12-01-2015 01:26 PM
12-01-2015 05:55 PM
Many thanks for that, however I could not find my answer in that link. I'm wondering I can extract partial dependence plot in R easily but in SAS ...
It is so frustrating for me that I'm using SAS EM to develop my models in my PhD thesis and now I have to come back to R.
12-01-2015 06:27 PM
I looked into the partial dependence plot (2D and 3D versions) for gradient boosting and random forest about a year ago. I was not particularly impressed. It seemed useful when you have 2 or 3 variables, but I wasn't sure where that leads you when you have 4+ variables.
Since all partial dependence takes into account is "marginal effect of a variable on the class probability (classification) or response (regression)", I would much rather look at the variable importance coming out of the gradient boosting node.
If you have more insights about these plots, I will be happy to bring this up in our next development meeting. I am specially interested if these plots are something you would use in a real data set with 4 or more variables.
12-03-2015 11:38 PM
Thanks for your reply. But Partial dependence plot can be used when you have more than 3 variables as well. Partial dependency assists in identifying interaction between different variable in model and have a better interpretation. For example in my study (traffic crash study) using importance variable shows that population density is a significant factor, however how I can find in flouncing of this variable on model. I mean, it is not clear increasing population density increased traffic crashes or decreased it. I know it is possible to find it in SAS model code but it is difficult and time consuming. (for instance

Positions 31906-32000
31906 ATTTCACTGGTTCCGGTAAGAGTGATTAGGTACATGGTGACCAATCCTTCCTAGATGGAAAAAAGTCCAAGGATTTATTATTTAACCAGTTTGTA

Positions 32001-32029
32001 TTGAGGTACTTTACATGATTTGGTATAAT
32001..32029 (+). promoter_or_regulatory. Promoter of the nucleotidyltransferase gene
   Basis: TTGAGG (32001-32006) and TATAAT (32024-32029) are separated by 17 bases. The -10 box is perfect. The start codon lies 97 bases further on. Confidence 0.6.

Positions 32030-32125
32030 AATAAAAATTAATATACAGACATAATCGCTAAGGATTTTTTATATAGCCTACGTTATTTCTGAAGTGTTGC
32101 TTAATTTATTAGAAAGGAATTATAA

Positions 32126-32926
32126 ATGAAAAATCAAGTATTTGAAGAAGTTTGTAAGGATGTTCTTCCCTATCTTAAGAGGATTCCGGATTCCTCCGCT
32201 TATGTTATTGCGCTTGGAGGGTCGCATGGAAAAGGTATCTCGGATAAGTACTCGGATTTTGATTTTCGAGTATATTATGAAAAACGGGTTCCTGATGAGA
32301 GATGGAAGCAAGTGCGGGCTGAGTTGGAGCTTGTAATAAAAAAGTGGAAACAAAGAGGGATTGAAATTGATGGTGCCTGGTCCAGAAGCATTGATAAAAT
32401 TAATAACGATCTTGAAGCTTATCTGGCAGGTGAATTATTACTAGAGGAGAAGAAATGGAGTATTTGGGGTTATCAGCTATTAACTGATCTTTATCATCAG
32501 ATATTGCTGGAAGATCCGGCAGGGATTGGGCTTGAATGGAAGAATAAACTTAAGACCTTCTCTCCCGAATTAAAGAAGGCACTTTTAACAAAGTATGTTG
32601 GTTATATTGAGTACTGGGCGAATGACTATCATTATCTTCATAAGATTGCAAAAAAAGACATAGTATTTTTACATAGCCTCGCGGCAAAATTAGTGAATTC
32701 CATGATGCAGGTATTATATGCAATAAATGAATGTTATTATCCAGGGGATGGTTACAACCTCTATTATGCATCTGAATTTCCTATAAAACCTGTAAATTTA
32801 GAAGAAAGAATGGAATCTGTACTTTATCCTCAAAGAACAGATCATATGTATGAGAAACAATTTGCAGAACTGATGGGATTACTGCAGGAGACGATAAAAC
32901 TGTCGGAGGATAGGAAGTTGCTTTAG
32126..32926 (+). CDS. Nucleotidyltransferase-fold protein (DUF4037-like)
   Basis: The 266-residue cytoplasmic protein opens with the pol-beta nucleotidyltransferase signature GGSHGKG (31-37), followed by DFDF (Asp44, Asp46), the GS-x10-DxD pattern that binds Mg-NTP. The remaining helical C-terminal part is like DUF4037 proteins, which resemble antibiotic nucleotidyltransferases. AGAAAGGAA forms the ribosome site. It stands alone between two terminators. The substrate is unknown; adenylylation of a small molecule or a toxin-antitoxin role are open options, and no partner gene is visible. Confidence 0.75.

12-04-2015 01:18 PM
Thanks for the details, I will check out that paper and figure out if you can use a workaround to calculate them when you use Start/End group nodes.
Some input from one of my most tree-versed coworkers:
Stay tuned and let's see if myself or someone from the community can come up with something.